So when Mary was found to be pregnant, this was a crisis—both for her and for Joseph. It meant that she was guilty of adultery. It meant that he couldn’t marry her. It meant that by rights he must divorce her. Joseph was righteous in his thinking on this. But it wasn’t just Joseph’s willingness to follow the law that shows his character. The text says that Joseph desired to divorce her “quietly” or “secretly.” What’s so righteous about that?

The expectation in that day was that a man had the right to publicly expose a philandering wife—to subject her to open shame and to demand punishment (Deut. 22:13-21, 23-24; cf. Col. 2:15). But Joseph didn’t do that. The evidence in her womb seemed to say that he had to divorce her. Nevertheless, he didn’t want to humiliate her and exact justice. Joseph wasn’t the kind of guy who was prideful. He wasn’t the kind of guy who needed to save face or to triumph over the woman who had humiliated him with another man. He determined to just let it go quietly. There would be no marriage, but neither would there be retribution.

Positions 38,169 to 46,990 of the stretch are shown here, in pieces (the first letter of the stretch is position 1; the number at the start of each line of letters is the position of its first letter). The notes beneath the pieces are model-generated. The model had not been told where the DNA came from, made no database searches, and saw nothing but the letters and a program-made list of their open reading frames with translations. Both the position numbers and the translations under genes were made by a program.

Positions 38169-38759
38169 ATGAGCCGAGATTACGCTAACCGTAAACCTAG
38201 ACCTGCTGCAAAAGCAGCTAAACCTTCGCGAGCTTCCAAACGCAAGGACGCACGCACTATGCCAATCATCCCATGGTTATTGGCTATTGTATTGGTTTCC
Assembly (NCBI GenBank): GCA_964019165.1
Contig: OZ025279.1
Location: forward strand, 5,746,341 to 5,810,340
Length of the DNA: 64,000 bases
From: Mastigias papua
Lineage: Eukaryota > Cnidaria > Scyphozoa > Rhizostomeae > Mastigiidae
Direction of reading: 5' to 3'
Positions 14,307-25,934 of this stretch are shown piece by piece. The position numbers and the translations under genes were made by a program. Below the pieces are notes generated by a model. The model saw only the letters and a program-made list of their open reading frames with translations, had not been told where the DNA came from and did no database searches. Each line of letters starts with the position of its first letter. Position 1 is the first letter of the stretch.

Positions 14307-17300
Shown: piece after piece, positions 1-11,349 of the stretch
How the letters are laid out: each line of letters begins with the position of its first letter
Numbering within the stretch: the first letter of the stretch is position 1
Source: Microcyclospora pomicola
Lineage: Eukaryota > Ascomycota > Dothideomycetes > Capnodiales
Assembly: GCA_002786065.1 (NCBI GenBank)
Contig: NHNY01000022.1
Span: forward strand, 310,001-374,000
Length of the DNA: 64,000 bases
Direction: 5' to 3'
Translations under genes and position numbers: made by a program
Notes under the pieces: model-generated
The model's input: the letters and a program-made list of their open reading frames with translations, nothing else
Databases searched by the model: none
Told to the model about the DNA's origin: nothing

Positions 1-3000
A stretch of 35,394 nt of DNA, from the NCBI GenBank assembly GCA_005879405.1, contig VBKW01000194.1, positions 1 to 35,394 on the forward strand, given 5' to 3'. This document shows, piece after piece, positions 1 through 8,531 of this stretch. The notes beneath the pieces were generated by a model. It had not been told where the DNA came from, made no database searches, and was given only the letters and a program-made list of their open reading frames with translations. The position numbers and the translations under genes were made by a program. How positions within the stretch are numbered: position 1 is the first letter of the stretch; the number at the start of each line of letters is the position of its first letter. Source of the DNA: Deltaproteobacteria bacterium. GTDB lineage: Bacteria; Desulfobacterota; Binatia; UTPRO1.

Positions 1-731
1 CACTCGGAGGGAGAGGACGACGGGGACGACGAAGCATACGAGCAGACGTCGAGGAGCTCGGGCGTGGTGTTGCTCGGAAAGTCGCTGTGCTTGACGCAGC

What does it look like to be a righteous person? In Joseph’s case, it looks like a guy who is conscientious about God’s law but who is also conscientious about grace. So let’s take a lesson from Joseph on this one. Being a righteous person is not only obeying God’s law. It’s obeying God’s grace. Do the people who know you think of you as a righteous person? If so, is it because you’re good at public religious performance? Or is it because you love extravagantly? That you never take retribution out on anyone—even when they deserve it? That you live your life as if vengeance belongs to God and not to you?